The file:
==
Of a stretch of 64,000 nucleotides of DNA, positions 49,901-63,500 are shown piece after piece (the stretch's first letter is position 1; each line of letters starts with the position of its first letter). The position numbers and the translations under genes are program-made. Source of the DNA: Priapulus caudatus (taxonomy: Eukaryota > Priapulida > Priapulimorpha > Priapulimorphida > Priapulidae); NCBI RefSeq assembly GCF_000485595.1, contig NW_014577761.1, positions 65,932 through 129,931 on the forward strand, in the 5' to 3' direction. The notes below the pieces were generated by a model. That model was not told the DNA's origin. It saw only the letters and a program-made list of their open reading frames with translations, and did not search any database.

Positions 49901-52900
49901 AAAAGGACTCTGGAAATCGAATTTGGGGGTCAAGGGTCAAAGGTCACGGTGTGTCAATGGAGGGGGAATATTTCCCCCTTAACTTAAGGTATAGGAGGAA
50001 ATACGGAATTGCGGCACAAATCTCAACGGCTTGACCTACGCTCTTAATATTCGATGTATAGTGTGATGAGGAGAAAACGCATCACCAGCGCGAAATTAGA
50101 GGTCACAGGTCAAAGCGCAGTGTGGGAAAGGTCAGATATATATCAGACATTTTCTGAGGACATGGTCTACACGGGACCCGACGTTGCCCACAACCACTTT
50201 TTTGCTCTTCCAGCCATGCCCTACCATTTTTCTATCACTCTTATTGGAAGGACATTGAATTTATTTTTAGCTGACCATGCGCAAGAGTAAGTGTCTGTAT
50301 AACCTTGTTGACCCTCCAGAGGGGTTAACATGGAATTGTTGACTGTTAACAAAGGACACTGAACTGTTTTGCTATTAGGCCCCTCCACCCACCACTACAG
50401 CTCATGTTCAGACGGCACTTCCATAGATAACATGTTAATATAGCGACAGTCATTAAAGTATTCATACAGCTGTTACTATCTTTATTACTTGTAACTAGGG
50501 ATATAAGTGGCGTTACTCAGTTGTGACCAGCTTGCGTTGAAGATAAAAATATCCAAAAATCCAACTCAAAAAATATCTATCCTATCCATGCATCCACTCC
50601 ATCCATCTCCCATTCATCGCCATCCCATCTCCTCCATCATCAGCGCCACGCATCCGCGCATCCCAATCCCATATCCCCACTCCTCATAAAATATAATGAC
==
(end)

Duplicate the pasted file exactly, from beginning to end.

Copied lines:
Of a stretch of 64,000 nucleotides of DNA, positions 49,901-63,500 are shown piece after piece (the stretch's first letter is position 1; each line of letters starts with the position of its first letter). The position numbers and the translations under genes are program-made. Source of the DNA: Priapulus caudatus (taxonomy: Eukaryota > Priapulida > Priapulimorpha > Priapulimorphida > Priapulidae); NCBI RefSeq assembly GCF_000485595.1, contig NW_014577761.1, positions 65,932 through 129,931 on the forward strand, in the 5' to 3' direction. The notes below the pieces were generated by a model. That model was not told the DNA's origin. It saw only the letters and a program-made list of their open reading frames with translations, and did not search any database.

Positions 49901-52900
49901 AAAAGGACTCTGGAAATCGAATTTGGGGGTCAAGGGTCAAAGGTCACGGTGTGTCAATGGAGGGGGAATATTTCCCCCTTAACTTAAGGTATAGGAGGAA
50001 ATACGGAATTGCGGCACAAATCTCAACGGCTTGACCTACGCTCTTAATATTCGATGTATAGTGTGATGAGGAGAAAACGCATCACCAGCGCGAAATTAGA
50101 GGTCACAGGTCAAAGCGCAGTGTGGGAAAGGTCAGATATATATCAGACATTTTCTGAGGACATGGTCTACACGGGACCCGACGTTGCCCACAACCACTTT
50201 TTTGCTCTTCCAGCCATGCCCTACCATTTTTCTATCACTCTTATTGGAAGGACATTGAATTTATTTTTAGCTGACCATGCGCAAGAGTAAGTGTCTGTAT
50301 AACCTTGTTGACCCTCCAGAGGGGTTAACATGGAATTGTTGACTGTTAACAAAGGACACTGAACTGTTTTGCTATTAGGCCCCTCCACCCACCACTACAG
50401 CTCATGTTCAGACGGCACTTCCATAGATAACATGTTAATATAGCGACAGTCATTAAAGTATTCATACAGCTGTTACTATCTTTATTACTTGTAACTAGGG
50501 ATATAAGTGGCGTTACTCAGTTGTGACCAGCTTGCGTTGAAGATAAAAATATCCAAAAATCCAACTCAAAAAATATCTATCCTATCCATGCATCCACTCC
50601 ATCCATCTCCCATTCATCGCCATCCCATCTCCTCCATCATCAGCGCCACGCATCCGCGCATCCCAATCCCATATCCCCACTCCTCATAAAATATAATGAC